The financial industry in general and the payments industry in particular is at a time of major developments and changes, and both open banking and especially real-time payments are at the center of this unprecedented digital transformation.
Their growth has been spectacular in recent years, especially in 2020 as a result of the pandemic, despite the fact that they still account for a residual volume of total payments in the system.
In fact, the Prime Time For Real-Time report by ACI Worldwide has projected a 43.4% growth in real-time payments in Spain between 2020 and 2025, and could reach 10% of total payments by that year, which is just an example of what will be the next paradigm of the national and international payment system.
How real-time payments work
Real-time payments are those where both initiation and settlement take place instantaneously. They are typically conducted through networks that operate 24/7, which means that they are always available to process payments, including holidays, weekends and times when banks are not operating.
Users can initiate payments through a banking platform, and funds will be transferred simply by informing the email address or phone number to which this bank account is linked, without the need to provide any sensitive information. And all in real time.
This system moved around $70.3 billion worldwide in 2020, 41% more than in 2019. It has been so well received in countries such as the United States that the US Clearing House created the Real-time Payment (RTP) network in 2017, which is a system for making and settling payments in real time.
In Spain, the most popular application for real-time payments is Bizum, which already has more than 14 million unique users and close to 9,500 merchants, with 29 banks compatible with this platform.
Real-time payments are not fast payments
Although they may seem similar concepts, real-time payments have little to do with fast payments. The basic difference between them is that, although fast payments are executed and settled much more quickly than traditional payments, they are not instantaneous.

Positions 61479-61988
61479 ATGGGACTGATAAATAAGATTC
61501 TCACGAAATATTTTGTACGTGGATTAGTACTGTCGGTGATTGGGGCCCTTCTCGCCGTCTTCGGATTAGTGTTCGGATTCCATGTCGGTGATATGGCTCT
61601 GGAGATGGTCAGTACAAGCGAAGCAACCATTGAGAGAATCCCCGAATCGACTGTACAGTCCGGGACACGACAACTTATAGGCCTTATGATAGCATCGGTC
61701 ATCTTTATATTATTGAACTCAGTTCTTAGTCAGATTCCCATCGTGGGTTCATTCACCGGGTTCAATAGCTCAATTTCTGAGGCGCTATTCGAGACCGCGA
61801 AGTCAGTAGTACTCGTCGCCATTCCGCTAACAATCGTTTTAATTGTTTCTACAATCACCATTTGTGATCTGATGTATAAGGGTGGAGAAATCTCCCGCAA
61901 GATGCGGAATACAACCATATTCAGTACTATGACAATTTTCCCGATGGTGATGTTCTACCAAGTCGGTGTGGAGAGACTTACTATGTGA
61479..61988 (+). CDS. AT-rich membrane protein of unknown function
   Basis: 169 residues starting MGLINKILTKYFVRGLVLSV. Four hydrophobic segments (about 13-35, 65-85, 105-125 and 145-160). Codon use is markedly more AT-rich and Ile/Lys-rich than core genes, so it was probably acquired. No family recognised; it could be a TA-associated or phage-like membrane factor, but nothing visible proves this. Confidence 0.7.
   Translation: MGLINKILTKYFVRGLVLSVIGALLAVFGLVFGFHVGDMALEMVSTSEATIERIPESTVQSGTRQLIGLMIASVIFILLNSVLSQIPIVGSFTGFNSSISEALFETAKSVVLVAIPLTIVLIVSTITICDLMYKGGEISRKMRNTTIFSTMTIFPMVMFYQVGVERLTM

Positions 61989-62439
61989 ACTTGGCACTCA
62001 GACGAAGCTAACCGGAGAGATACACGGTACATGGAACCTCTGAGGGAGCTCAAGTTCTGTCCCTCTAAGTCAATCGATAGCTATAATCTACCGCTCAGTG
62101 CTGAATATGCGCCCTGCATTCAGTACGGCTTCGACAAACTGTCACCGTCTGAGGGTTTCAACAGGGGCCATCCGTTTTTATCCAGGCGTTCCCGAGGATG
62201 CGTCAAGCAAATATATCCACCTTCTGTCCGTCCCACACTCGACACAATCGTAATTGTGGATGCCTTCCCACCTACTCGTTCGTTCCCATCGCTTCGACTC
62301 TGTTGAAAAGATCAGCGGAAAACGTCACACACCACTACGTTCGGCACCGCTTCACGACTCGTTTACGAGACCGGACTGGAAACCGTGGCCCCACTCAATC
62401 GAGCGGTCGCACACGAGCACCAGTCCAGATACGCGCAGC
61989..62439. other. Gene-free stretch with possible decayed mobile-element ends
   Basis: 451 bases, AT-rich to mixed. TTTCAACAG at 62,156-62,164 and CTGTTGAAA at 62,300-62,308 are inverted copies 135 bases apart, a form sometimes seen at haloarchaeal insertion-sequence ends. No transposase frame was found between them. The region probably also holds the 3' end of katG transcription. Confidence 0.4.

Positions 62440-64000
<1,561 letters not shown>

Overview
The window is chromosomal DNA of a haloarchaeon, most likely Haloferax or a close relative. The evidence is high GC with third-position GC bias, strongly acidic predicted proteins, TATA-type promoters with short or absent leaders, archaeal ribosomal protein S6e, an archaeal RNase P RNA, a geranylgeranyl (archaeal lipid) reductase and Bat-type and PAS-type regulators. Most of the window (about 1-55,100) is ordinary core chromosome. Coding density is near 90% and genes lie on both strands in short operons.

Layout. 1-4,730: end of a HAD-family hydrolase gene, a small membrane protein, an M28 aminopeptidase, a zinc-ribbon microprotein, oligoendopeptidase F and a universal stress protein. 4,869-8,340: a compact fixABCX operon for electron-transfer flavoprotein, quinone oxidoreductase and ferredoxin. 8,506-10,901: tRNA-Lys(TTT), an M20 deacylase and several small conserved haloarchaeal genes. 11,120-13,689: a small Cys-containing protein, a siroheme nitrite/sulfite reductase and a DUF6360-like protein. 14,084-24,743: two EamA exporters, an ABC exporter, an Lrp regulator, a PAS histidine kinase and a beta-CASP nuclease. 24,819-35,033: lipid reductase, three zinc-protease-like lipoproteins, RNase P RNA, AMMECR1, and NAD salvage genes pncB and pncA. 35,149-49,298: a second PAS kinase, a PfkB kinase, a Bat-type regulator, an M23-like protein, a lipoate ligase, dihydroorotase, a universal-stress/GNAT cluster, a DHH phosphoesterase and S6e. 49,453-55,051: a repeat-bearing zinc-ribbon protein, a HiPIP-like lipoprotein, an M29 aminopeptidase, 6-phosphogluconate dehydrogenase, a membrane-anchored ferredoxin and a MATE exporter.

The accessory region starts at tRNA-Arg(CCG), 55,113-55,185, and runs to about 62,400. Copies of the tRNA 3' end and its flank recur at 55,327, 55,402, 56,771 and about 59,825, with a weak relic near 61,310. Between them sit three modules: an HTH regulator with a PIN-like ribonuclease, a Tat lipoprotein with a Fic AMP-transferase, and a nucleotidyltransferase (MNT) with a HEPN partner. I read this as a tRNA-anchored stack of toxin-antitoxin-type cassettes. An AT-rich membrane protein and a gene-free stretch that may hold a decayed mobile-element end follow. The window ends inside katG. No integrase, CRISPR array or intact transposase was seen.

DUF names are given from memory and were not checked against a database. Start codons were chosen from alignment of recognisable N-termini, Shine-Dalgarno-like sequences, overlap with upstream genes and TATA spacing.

This difference is hardly noticeable to users, as current solutions from companies such as Visa or Mastercard execute and settle transactions in a few seconds, giving the impression that the transaction is carried out in real time, when in fact this is not the case.
The value that real-time payments provide
Businesses are increasingly interested in all that real-time payments have to offer. According to the latest Real-Time Payments Outlook, around 90% of corporate executives are interested in implementing real-time payments solutions in their businesses.
The COVID-19 pandemic has increased adoption both by companies and by banks themselves, which are obliged to accelerate their technological transformation process to encourage bank customers to adopt certain digital services.
In reality, real-time payments can benefit all economic actors, from businesses, consumers, households, to the public sector.
System-wide liquidity enhancement
Lack of liquidity is one of the main challenges facing Western economies today, especially in times of economic crisis. This is especially important for small businesses, which are often more vulnerable, and often have to wait several days to receive funds, either by transfer or because the settlement system is slow.
Real-time payments improve the liquidity of small businesses, generating a positive impact on their cash flows. This also benefits the public sector itself, which receive their taxes on time, the employees when they receive their salaries and, in general, a country’s whole economic system.
The real-time payment system is much more efficient than other similar payment systems, such as checks or bank transfers. But it is also much cheaper. According to Deloitte’s Economic impact of real-time payments study, the adoption of an instant payment system could save companies around 8% by reducing the cost of a company’s invoicing and payment process with traditional payment systems.
Overall, the report’s five-year projection is that the economy could save around $464 million annually if there is high take-up of real-time payments.
A much more innovative ecosystem
The old model of central bank regulated entities is rapidly being replaced by a new ecosystem of banks and fintechs. A new generation of financial innovation in which both sides are bound to work very closely together.
Real-time payments are just one of the many innovations in this new digital ecosystem, which will provide new opportunities for growth through the banking infrastructure opening up to third parties (open banking), and the new opportunities arising within this new digital system.
Open banking and APIs at the heart of the shift to real-time payments
The takeoff of real-time payments is going hand in hand with the spectacular growth of open banking, which is supported by EU-wide PSD2 and other international regulations. Banking APIs help to make all transactions instantaneous, and real-time payments are no exception.
For example, the BBVA Business Payments and Business Collections APIs, which are used to manage payments and collections, respectively, automatically, instantly and adapted to the needs of customers and suppliers. Consequently, companies can improve the efficiency of their bank reconciliation, reduce operational costs and increase the satisfaction of their business relationships.
In short, real-time payments represent an important qualitative leap in the relationship between companies and customers. In addition, their adoption has a number of economic and financial advantages for society as a whole.